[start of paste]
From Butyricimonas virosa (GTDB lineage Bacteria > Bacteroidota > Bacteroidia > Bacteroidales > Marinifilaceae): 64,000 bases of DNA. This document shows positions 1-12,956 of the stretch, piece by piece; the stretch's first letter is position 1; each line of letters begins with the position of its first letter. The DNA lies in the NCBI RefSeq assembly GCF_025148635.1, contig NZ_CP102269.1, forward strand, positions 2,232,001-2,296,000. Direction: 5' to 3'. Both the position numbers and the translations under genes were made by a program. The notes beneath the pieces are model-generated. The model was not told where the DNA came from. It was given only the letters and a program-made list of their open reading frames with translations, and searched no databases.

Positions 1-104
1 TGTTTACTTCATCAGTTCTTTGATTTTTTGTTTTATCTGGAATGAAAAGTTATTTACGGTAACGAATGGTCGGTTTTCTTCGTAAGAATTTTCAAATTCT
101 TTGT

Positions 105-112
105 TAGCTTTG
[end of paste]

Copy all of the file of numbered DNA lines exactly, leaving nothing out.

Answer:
From Butyricimonas virosa (GTDB lineage Bacteria > Bacteroidota > Bacteroidia > Bacteroidales > Marinifilaceae): 64,000 bases of DNA. This document shows positions 1-12,956 of the stretch, piece by piece; the stretch's first letter is position 1; each line of letters begins with the position of its first letter. The DNA lies in the NCBI RefSeq assembly GCF_025148635.1, contig NZ_CP102269.1, forward strand, positions 2,232,001-2,296,000. Direction: 5' to 3'. Both the position numbers and the translations under genes were made by a program. The notes beneath the pieces are model-generated. The model was not told where the DNA came from. It was given only the letters and a program-made list of their open reading frames with translations, and searched no databases.

Positions 1-104
1 TGTTTACTTCATCAGTTCTTTGATTTTTTGTTTTATCTGGAATGAAAAGTTATTTACGGTAACGAATGGTCGGTTTTCTTCGTAAGAATTTTCAAATTCT
101 TTGT

Positions 105-112
105 TAGCTTTG